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Delta to retire its Boeing 777s even earlier than expected

June 21, 2020
3 min read
Delta to retire its Boeing 777s even earlier than expected
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Demand for air travel may be picking up faster than anticipated, but this rebound isn't enough for airlines to backtrack on aircraft retirements announced amid the pandemic. So much so that Delta Air Lines is accelerating the retirement of some of its planes.

The Atlanta-based carrier announced in mid-May that it would retire its relatively young fleet of 18 777-200s by year-end, citing concerns over a long and slow recovery in international travel after the crisis. While the airline still hasn't announce a specific date, the retirement will come sooner that expected.

The airline's CEO, Ed Bastian, dropped the news in the annual shareholders meeting on June 18 that its final 777 flight will take place before the end of this fall. This decision makes sense given that the winter is already one of the toughest times for airlines demand-wise.

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Delta currently has 18 777s — a mix of 777-200ER and 777-200LRs — in its fleet with an average age of 15.2 years. The jets were used for some of the airline's longest and most premium routes as they offered the longest range, but are far less efficient than the next generation wide-bodies like the Airbus A350-900s and have higher maintenance costs.

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The airline just finished a $100 million project to retrofit its 777s in February. This included installing the airline's flagship Delta One business class suites and Premium Select premium economy seats. Delta was also the only U.S. airline to offer a spacious 3-3-3 economy layout on this type of plane — American Airlines and United Airlines both configure economy class on their 777s in a 3-4-3 seating layout.

Delta is not the only carrier retiring older jets early amid the pandemic. For instance, American Airlines is bidding farewell to six plane types — A330s, Boeing 757s and 767s, Bombardier CRJ200s and Embraer E190s. Delta is also accelerating the retirement of all of its McDonnell Douglas MD-88s and MD-90s and potentially others. "We will continue to look at other fleet types, as well as planes within subfleets, within our larger fleet family for retirement decisions. There will probably be a few more made before the end of this year," Bastian explained.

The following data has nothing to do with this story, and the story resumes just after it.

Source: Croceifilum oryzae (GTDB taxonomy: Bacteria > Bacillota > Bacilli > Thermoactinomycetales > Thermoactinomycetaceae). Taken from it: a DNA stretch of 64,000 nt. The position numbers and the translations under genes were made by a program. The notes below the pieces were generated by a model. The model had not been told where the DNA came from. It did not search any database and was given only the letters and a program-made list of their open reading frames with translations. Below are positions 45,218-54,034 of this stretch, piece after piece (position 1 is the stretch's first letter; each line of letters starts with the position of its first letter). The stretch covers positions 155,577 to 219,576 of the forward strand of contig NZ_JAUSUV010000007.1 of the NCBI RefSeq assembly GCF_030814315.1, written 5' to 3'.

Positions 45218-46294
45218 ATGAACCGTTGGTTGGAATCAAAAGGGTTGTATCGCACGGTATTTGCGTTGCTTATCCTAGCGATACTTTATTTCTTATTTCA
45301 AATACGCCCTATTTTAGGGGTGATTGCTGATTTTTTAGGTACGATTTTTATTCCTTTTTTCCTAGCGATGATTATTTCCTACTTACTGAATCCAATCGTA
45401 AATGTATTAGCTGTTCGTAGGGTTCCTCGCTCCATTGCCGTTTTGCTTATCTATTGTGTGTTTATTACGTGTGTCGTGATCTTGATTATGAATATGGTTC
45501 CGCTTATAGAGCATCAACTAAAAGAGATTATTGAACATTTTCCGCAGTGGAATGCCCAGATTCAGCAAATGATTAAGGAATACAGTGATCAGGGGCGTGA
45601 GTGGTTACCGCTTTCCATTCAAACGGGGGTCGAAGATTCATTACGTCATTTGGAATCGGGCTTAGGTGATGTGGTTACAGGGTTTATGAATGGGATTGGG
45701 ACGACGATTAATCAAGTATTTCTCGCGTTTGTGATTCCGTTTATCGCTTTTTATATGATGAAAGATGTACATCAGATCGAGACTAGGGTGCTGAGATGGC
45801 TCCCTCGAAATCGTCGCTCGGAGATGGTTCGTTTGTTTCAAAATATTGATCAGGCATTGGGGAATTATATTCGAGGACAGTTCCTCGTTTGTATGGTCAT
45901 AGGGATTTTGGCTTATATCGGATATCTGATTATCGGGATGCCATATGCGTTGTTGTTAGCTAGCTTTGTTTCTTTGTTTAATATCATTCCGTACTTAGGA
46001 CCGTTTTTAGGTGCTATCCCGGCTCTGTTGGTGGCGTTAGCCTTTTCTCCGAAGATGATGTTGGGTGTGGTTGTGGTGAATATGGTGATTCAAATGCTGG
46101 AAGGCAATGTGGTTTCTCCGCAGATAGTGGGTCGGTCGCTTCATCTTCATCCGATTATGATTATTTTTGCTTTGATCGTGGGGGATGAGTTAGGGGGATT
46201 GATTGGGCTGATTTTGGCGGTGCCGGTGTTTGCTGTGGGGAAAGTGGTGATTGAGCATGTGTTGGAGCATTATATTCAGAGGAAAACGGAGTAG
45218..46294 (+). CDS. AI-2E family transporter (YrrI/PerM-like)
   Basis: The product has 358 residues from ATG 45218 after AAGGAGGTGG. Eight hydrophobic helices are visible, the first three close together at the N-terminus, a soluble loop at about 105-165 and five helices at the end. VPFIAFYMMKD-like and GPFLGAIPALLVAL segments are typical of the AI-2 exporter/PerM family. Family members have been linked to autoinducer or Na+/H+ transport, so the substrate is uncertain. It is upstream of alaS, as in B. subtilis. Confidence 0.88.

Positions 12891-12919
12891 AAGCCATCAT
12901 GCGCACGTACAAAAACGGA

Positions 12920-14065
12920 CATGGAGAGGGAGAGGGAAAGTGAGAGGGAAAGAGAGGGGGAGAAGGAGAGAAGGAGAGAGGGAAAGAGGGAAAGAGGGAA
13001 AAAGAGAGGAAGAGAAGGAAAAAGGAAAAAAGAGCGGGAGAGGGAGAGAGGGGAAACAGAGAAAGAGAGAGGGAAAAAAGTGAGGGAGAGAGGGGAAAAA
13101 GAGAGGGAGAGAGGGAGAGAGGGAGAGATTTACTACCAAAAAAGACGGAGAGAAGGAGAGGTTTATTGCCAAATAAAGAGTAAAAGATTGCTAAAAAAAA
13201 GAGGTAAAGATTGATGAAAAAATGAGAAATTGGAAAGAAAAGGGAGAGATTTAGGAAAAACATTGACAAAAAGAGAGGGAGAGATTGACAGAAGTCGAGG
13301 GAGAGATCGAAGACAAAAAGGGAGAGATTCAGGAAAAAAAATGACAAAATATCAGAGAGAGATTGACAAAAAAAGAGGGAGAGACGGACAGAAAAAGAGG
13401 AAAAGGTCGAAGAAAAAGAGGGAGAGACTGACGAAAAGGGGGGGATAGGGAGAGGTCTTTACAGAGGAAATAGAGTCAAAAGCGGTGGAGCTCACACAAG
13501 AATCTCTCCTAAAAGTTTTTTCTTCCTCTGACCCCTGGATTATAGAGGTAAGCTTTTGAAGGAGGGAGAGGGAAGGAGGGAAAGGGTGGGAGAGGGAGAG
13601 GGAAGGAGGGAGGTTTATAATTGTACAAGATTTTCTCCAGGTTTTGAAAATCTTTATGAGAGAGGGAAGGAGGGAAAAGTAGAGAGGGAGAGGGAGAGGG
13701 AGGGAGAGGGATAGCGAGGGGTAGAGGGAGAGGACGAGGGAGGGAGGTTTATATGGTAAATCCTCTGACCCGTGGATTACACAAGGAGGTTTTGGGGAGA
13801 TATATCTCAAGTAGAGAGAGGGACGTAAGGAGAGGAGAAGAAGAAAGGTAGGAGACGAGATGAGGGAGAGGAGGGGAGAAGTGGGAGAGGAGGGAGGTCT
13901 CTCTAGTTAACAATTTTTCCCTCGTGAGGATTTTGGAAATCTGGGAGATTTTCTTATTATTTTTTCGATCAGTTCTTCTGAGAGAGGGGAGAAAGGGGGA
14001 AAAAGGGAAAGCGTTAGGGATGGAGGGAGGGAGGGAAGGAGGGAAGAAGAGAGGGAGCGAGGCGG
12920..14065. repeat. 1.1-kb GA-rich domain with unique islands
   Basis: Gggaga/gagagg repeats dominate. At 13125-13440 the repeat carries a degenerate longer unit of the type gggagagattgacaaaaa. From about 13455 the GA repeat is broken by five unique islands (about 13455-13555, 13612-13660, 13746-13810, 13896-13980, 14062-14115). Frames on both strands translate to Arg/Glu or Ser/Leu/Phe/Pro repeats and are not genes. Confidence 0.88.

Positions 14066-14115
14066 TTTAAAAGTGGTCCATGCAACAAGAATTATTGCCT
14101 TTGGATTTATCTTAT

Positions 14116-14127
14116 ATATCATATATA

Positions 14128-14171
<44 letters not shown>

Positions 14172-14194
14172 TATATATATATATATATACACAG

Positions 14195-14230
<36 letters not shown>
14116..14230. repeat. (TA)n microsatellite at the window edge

Related: When it’s time to retire that airplane, how do airlines decide what to let go?

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Featured image by (Photo by Nick Ellis/The Points Guy)

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TPG Editor‘s Rating
Card Rating is based on the opinion of TPG‘s editors and is not influenced by the card issuer.
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  • Annual Fee

    $550
  • Recommended Credit
    Credit ranges are a variation of FICO© Score 8, one of many types of credit scores lenders may use when considering your credit card application.

    740-850
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Why We Chose It

If you are looking to take your premium rewards to the highest level, this card is really a no brainer in our eyes. Chase's Ultimate Rewards make points easy to redeem, with a wide range of 10 airline and three hotel transfer partners and a friendly user interface. Despite the high annual fee, Chase is consistently adding new benefits to keep the card competitive in a fierce premium rewards field.

Pros

  • $300 annual travel credit as reimbursement for travel purchases charged to your card each account anniversary year
  • Access to Chase Ultimate Rewards hotel and airline travel partners
  • Unlimited 3x points on the broad category of travel and dining
  • 50% more value when you redeem your points for travel through Chase Ultimate Rewards®
  • Broad definitions for travel and dining bonus categories

Cons

  • Steep $550 annual fee
  • May not make sense for people that don't travel frequently
  • You must spend the $300 travel credit before earning 3x points for travel and dining
  • No automatic hotel elite status
  • Earn 80,000 bonus points after you spend $4,000 on purchases in the first 3 months from account opening. That's $1,200 toward travel when you redeem through Chase Ultimate Rewards®
  • $300 Annual Travel Credit as reimbursement for travel purchases charged to your card each account anniversary year.
  • Earn 5x total points on flights and 10x total points on hotels and car rentals when you purchase travel through Chase Ultimate Rewards® immediately after the first $300 is spent on travel purchases annually. Earn 3x points on other travel and dining & 1 point per $1 spent on all other purchases
  • Get 50% more value when you redeem your points for travel through Chase Ultimate Rewards®. For example, 80,000 points are worth $1,200 toward travel
  • 1:1 point transfer to leading airline and hotel loyalty programs
  • Access to 1,300+ airport lounges worldwide after an easy, one-time enrollment in Priority Pass™ Select and up to $100 application fee credit every four years for Global Entry, NEXUS, or TSA PreCheck®
  • Count on Trip Cancellation/Interruption Insurance, Auto Rental Collision Damage Waiver, Lost Luggage Insurance and more